Chains: The End

Finishing the remainder of the levels in a burst has left my hand worn-out. I suppose this is one of the areas where the touchscreen version is superior. You might think that the laptop trackpad I’ve been using isn’t too far removed from a touchscreen, as far as the hands go, but you use two things at different angles. Also, with a touchscreen, it would be impossible to lose track of where the cursor is, as happened to me occasionally. So I’d suggest playing this on a phone if you have any desire to play it at all. Too bad Steam doesn’t support such devices yet.

Overall, I have mixed feelings about this game. It does some good experimentation with types of challenge, but only on some of the levels. Plus, the experimental parts, like any true experiments, fail sometimes. For example, there was one level toward the end (the only no-time-pressure level that posed any real challenge) where you have to balance the bubbles in two pans of a scale — each bubble has a number inscribed on it indicating its weight. Your only way to alter the contents of the pans is of course by deleting chains, and bubbles you delete are replaced with new ones, weighing a different amount, after a substantial delay. Anyway, I never really solved this one: I was just getting the hang of thinking in terms of value differences between chains, when all of the sudden it solved itself. Some random replacement bubbles came in that just happened to match the weight of the other pan. I’d feel cheated, and want to try again and do it right, except for the fact that the puzzle wasn’t all that engaging, and doesn’t really have much of anything to do with the game’s core mechanic.

It's a triskelion! Get in the car!Probably my most positive experience was on the penultimate level, titled “The Mill”. Here, bubbles fall in batches into the buckets of a three-lobed whirligig, which spins slowly to spill what it holds. The goal is to delete 300 without losing 20. Frequently it’s impossible to nab the last crumbs in a batch. This is a time-pressure level, but it strikes me as having just the right degree of pressure: the mill rotates slowly enough that I wasn’t just frantically trying to pick things off as quickly as possible, I was thinking about optimization. Also, my own victory here was particularly dramatic. There came a point when I was very close to making quota, but the unchainable residue in a batch was going to put me over the limit when it fell. I hadn’t been paying much attention to the nearly-emptied buckets after I nearly-emptied them, so I wasn’t sure exactly when in the cycle they dumped their load, relative to when the new batch came. When the new batch did in fact come just in time for me to win before I lost, it felt like the cavalry had arrived in the nick of time.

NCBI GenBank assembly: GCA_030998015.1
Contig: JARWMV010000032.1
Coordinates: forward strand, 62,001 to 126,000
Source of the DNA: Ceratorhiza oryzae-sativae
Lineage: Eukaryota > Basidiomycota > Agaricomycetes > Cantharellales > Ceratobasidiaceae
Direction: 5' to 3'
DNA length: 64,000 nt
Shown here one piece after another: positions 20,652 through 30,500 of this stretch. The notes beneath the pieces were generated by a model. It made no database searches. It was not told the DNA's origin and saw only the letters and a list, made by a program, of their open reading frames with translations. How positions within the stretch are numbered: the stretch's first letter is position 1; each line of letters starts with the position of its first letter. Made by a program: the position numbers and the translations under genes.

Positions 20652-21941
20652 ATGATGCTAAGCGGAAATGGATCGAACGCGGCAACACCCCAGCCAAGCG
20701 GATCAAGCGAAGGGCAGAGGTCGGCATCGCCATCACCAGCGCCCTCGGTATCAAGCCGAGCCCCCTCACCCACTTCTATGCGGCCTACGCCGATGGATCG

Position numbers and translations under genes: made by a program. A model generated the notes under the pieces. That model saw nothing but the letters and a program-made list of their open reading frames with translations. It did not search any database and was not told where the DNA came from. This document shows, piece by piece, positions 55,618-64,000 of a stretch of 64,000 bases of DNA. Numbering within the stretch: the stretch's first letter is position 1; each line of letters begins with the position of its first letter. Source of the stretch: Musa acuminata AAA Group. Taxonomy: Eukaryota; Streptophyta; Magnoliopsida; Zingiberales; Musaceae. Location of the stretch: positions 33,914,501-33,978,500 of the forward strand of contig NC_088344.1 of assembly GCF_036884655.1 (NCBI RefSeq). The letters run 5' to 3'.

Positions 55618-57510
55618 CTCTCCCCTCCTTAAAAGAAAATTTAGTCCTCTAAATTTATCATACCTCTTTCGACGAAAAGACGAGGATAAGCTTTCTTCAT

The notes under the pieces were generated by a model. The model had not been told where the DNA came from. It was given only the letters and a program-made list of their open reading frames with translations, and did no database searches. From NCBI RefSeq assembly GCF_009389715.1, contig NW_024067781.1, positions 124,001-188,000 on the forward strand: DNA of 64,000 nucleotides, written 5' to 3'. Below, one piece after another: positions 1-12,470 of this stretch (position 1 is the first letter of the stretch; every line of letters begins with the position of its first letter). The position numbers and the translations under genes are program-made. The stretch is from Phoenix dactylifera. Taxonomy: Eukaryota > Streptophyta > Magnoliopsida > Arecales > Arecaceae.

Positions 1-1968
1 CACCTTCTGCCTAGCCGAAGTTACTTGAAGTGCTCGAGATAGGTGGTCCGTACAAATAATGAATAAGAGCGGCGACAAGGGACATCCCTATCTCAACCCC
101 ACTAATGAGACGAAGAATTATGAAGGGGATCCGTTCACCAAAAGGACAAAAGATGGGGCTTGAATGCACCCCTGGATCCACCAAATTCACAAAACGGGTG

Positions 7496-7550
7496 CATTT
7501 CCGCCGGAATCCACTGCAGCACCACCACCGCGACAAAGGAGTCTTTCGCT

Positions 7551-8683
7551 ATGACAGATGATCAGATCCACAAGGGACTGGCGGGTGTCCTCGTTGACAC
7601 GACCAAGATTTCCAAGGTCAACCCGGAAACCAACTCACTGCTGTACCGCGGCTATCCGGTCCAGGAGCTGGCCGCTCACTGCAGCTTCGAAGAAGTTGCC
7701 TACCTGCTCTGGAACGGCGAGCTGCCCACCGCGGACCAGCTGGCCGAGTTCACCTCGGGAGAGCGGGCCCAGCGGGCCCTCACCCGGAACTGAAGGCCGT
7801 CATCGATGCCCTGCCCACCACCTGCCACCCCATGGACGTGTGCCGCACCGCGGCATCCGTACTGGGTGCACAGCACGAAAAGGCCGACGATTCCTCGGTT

Levels in this game end with a peculiar lack of fanfare. There’s always an on-screen display of your progress, but it’s small and doesn’t draw attention to itself, and finishing a time-pressure level usually requires enough concentration that I don’t go looking for it. (The Mill is one of the few that permitted that luxury.) So winning doesn’t involve a great sense of anticipation, and can feel abrupt: you’re in the groove, making chains fast enough to keep pace, and then things just stop. A little text message appears in the center informing you that you’ve unlocked the next level, and would you like to go there now? And that’s all the recognition you get of your accomplishment at that moment. Beating the last level at least takes you to the credits screen, which thanks you for playing.

The credits screen is interactive, by the way: the words “THE END”, made of movable letters, are in a bin of bubbles, which you can chain to your heart’s content. There’s no goal here, and anything you delete is replaced from the top, but you can at least do things like undermine the bubbles supporting the letters and make them fall over or out of place.

Overall, this is a very elegant game. I mean this both in the visual sense — it has a clean, simple aesthetic that I find quite attractive — and in the mathematical sense — this is a game that gets a lot of mileage out of very simple rules. I think I liked it more than I disliked it, if only because it did manage to develop its core mechanic in unanticipated directions.


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